Ancient grains may be more nutritious than modern grains, but all whole grains have important health benefits. There's no need to replace modern whole wheat and corn with a fully ancient grain diet, and you'll probably find this quickly becomes too pricey.
Instead, we should aim to replace the refined grains in our diet with ancient grains and other whole grains, according to Patel. "This means replacing our usual potatoes, rice, and pasta as often as possible," says the dietitian.
Patels tips for including ancient grains
- Sprinkle chia seeds or linseeds into your porridge, overnight oats, yoghurt, or breakfast cereal.
- Use quinoa to make porridge, instead of refined oats.
- Add chia seeds or flaxseeds to your morning smoothie.
- Make pancakes with buckwheat flour instead of white flour - also gluten-free.
- Replace wheat flour in a breakfast muffin with millet flour - also gluten-free.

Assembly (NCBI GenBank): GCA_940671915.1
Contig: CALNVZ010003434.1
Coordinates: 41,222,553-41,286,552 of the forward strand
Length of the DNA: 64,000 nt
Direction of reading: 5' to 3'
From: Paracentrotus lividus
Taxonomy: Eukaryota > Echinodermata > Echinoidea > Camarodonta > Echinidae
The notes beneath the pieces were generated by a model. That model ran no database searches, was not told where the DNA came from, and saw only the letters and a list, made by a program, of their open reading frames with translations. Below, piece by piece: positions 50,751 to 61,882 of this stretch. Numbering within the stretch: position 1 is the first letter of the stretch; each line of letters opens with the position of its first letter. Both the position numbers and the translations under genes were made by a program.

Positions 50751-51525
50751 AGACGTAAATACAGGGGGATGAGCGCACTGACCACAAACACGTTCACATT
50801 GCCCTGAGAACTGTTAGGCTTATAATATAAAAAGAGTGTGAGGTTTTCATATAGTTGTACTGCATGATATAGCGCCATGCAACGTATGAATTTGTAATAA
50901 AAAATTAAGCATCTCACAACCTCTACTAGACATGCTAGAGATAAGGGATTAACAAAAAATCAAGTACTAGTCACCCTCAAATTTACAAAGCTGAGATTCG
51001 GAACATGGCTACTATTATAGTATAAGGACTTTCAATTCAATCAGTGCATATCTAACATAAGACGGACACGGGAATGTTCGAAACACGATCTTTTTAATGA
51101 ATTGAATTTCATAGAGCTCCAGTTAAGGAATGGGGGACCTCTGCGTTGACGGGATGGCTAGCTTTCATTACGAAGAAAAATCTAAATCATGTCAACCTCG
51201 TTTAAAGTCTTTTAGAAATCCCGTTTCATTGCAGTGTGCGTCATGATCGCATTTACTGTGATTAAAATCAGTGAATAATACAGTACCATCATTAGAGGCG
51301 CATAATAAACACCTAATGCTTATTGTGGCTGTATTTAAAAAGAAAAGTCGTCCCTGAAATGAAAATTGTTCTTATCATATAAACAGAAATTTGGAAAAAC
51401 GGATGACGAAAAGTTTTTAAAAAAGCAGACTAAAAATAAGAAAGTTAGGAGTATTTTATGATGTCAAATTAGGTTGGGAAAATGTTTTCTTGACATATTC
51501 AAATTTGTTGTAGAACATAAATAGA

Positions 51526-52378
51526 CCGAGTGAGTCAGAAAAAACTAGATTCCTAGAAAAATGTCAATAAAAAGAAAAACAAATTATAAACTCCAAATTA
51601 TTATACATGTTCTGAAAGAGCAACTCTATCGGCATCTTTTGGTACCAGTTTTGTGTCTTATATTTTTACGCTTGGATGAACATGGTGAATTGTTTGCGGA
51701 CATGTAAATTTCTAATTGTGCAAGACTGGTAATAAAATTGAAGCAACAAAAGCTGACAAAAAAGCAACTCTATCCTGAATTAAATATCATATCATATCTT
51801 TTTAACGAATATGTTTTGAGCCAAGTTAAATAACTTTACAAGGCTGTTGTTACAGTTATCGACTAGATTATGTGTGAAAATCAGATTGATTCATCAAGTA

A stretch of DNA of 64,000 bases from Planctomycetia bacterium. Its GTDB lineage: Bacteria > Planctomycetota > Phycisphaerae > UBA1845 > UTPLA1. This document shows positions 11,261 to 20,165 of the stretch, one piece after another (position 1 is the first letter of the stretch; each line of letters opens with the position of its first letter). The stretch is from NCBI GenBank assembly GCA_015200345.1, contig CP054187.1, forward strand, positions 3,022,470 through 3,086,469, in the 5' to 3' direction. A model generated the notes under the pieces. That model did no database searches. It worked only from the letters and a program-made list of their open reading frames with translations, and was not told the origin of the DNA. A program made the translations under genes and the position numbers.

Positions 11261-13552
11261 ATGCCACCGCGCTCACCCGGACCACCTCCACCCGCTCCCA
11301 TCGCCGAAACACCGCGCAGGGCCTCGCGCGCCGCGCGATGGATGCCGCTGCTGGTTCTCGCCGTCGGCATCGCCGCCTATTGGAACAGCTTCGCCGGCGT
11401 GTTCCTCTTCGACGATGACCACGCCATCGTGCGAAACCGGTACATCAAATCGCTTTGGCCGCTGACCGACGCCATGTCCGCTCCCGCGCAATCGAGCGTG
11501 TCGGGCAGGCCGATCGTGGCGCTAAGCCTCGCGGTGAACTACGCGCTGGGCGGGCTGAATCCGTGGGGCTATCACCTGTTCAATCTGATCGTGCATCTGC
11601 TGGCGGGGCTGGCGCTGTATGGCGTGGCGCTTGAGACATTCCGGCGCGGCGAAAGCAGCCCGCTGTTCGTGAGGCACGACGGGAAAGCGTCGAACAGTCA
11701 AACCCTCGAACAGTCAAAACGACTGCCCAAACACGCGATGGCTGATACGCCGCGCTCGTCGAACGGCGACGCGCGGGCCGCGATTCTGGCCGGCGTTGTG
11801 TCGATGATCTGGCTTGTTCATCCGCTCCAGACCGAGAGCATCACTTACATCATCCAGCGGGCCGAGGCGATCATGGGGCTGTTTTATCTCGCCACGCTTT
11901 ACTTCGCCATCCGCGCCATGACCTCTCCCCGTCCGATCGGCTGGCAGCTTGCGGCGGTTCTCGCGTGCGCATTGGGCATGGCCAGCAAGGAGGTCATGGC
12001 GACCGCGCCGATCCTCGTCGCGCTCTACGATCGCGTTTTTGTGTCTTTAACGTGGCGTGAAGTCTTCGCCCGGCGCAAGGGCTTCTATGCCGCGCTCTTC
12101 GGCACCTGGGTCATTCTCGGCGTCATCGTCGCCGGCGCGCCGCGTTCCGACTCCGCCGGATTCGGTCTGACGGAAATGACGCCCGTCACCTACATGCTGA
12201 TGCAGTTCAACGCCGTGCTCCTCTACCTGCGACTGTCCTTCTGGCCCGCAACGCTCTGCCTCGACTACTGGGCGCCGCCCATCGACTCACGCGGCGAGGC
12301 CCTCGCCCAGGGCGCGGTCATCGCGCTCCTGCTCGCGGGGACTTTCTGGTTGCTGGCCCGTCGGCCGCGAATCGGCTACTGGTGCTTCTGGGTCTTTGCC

Lunch and Dinner:
- Make a risotto with barley, instead of common risotto rice like arborio and carnaroli rice.
- Replace couscous with quinoa or farro in a cold feta salad.
- Make a polenta with Amaranth, instead of cornmeal.
- Add barley to your warm winter vegetable soup.
- Try rye bread in a sandwich.
All whole grains, including ancient grains, are carbohydrates. Patel reminds us that this food group should make up roughly one third of the food we eat.
If you're looking to lose weight healthily, all food groups are important, but bear in mind that ancient grains also tend to contain more calories than modern grains.
The key is to keep your portions modest - with ancient grains, you can have less and still get more nutrients and goodness.
- Zong et al: Whole grain intake and mortality from all causes, cardiovascular sisease, and cancer.
- Sereni et al: Cardiovascular benefits from ancient grain bread consumption: findings from a double-blinded randomized crossover intervention trial.
- American Institute for Cancer Research: Whole grains protect against colorectal cancer.
- Majzoobi et al: The role of ancient grains in alleviating hunger and malnutrition.